The Sun glyph in Astronomy: the 9 planets and beyond

The Moon glyph in Astronomy: the 9 planets and beyond

 

 

 

 

 

 

 

Sir Isaac Newton

Sir Isaac Newton

Sir Isaac Newton (1642 - 1727) by Sir Godfrey Kneller, painted in 1689

 

 

 

 

(continued from Galileo Galilei). The Copernican Revolution culminated with Newton’s three laws synthesizing his predecessors’ work, demonstrating that the laws governing the heavens are the same as those at work on earth. In his 1687 Principia Mathematica, widely considered the greatest scientific book ever written, Newton showed that Kepler’s three laws of motion could all be derived from his more general laws of force. Newton's three laws of force or motion were:

1. "Every object persists in its state of rest or uniform motion in a straight line unless it is compelled to change that state by forces impressed upon it." Velocity has a special meaning in physics. It's made up of two components: speed (how fast) and direction. Newton's famous "law of inertia" states that an outside force must be applied to a body in order to change its velocity, whether the body is at rest or moving. Thus when we see the Enterprise going at Warp 9, Scotty (or Geordi La Forge or B'Elanna Torres, depending on the generation) can turn off the engines and coast at that speed forever, because there's no "outside force" in space to slow them down—ever (unless they come within the gravitational influence of a planet or a star). If they need to change direction or speed—their velocity—then a force has to be applied to the ship by the engines.

 

2. "Force is equal to the change in momentum (mv) per change in time. For a constant mass, force equal mass time acceleration [F = ma]." Continuing from the first law, any change in velocity over time is called acceleration, whether that change be in direction or in speed. And to change velocity we have to apply a force in the new direction we want to travel and in direct proportion to the mass whose velocity we want to change: more mass, more force.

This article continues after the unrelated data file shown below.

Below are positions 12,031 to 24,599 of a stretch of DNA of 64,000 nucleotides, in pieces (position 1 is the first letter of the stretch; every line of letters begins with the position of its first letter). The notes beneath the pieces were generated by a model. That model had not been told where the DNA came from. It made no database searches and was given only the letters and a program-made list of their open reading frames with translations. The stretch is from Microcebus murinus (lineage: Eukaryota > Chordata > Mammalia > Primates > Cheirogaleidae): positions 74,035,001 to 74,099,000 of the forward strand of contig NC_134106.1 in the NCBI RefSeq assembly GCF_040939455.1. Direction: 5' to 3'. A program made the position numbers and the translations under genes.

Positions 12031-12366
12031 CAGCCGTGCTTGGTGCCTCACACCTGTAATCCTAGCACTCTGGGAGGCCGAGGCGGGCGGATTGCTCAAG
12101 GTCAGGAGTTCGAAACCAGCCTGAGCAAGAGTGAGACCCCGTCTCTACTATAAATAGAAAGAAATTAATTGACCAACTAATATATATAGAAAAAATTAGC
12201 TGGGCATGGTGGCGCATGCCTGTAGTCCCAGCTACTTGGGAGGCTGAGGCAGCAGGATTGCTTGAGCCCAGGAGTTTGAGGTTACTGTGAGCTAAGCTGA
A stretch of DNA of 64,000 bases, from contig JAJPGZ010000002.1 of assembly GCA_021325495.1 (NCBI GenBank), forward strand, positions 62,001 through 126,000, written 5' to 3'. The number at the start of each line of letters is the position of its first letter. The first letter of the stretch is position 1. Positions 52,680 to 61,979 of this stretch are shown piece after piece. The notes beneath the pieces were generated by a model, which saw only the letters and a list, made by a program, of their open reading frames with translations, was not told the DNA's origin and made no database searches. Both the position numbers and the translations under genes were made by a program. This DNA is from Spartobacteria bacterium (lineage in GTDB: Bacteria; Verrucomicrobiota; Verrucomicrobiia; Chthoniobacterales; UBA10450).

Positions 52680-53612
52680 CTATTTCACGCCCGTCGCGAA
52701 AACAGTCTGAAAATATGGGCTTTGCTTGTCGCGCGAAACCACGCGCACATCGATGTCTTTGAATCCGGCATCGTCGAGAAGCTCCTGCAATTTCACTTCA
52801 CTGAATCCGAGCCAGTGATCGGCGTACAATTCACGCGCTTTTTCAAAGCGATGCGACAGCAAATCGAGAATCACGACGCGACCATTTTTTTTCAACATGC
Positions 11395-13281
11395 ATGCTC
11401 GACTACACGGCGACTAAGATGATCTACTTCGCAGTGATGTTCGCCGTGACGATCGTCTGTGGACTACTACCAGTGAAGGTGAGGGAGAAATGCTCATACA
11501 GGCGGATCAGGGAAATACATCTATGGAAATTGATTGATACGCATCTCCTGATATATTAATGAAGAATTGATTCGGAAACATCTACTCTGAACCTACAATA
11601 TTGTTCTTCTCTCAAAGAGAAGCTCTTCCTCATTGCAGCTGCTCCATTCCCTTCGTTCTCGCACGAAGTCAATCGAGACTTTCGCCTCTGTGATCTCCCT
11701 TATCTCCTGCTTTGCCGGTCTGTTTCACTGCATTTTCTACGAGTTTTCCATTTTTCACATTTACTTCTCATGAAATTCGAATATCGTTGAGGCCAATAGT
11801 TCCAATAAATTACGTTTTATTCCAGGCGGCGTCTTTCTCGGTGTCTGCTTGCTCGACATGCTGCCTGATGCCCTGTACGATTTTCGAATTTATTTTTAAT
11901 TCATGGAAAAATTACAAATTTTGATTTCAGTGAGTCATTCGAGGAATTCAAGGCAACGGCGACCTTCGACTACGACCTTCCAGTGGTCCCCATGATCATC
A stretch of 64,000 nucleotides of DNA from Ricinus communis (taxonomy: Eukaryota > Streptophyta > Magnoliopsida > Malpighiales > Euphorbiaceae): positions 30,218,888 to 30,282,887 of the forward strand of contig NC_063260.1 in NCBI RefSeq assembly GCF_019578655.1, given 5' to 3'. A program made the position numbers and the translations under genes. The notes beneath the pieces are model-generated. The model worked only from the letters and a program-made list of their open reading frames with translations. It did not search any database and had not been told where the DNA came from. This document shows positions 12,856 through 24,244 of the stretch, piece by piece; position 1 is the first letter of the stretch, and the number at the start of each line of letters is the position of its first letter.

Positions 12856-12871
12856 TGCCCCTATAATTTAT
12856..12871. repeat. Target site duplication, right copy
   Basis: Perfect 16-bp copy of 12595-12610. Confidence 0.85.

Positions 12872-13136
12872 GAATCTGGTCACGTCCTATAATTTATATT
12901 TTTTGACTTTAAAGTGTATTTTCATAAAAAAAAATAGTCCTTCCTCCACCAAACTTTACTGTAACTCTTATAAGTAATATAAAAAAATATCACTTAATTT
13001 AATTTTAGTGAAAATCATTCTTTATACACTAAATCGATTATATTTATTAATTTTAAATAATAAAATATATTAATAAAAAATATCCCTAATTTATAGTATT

3. "For every action, there is an equal and opposite re-action." So if you’re in space and you push something, your recoil is equal but opposite to the momentum your push imparted to it. If its weight is twice yours, you impart to it half the speed with which you recoil, because the total mass x velocity (= momentum) of the system (both you and it) is conserved, or remains constant. Jet planes move because the mass x velocity (momentum: mv) of the gas the engines expel is equal but opposite to the thrust they impart to the plane. But the momentum of the entire system (plane and expelled gas) remains constant.

Thus three ideas that had held back the development of modern astronomy for over 2000 years—that the Earth was the center of the universe, that heavenly bodies moved in circular orbits, and that objects in the heavens were made from a perfect and incorruptible substance not found on Earth—were forever swept away.

In his 1687 Principia Mathematica, Newton also brought forth his Universal Law of Gravitation, which states that "every particle in the universe attracts every other particle with a force that is directly proportional to the product of their masses and inversely proportional to the square of the distance between them."  If the masses m1 and m2 are separated by a distance r, then the magnitude of the gravitational force between them is

F = γ m1m2  ⁄ r2

Kepler's first law states that planets move in ellipses with the Sun at one focus, the other focus being empty. Mercury's orbit is very elliptical, its long axis observed to precess (rotate in space) at 575" per century (taking the precession of the Earth's line of equinoxes into account, this is relative to a fixed coordinate system in space). According to Newton's laws this should not be the case, unless Mercury is acted upon by some "outside force." Many theories abounded as to why Mercury's orbit precesses: the perturbations of an as yet undiscovered inner planet called "Vulcan;" small particles of matter given off by the Sun; the oblateness of the Sun; or that Newton's laws were wrong and gravity did not act precisely as an inverse square law, but rather fell off as 1/rn, with n = 2.00000016. In time all of these hypotheses were discredited or abandoned. To see the source of Mercury's orbital precession that all of Newton's laws could not account for, go to Albert Einstein.

There is a popular and apocryphal anecdote about Newton in relation to astrology. When the British astronomer Sir Edmund Halley supposedly spoke deprecatingly about astrology to Newton, he is said to have responded, "I have studied the matter [astrology], you sir, have not." Robert H. van Gent ("Isaac Newton and Astrology, Witness for the Defense or the Prosecution?") illuminates this matter further. The astronomer Nevil Maskelyne (1732-1811), director of the Greenwich Observatory from 1765, is quoted as saying ‘... when Dr. Halley ventured to say anything disrespectful to religion, he [Newton] invariably checked him, with the remark, “I have studied these things – you have not”.’  Maskelyne then passed it on to Stephen Peter Rigaud (1774-1839), the Oxford professor in astronomy, from whom it is reported in D. Brewster's, The Life of Sir Isaac Newton (John Murray, London, 1831), pg. 339.  Indeed, the matter is open to interpretation!

This Sir Isaac Newton-history of astrology page and much of this 550-page resource website are excerpted from You and the Universe.

 

 

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© Carl Woebcke: Sir Isaac Newton in the History of Astrology, 1991-2011. All rights reserved.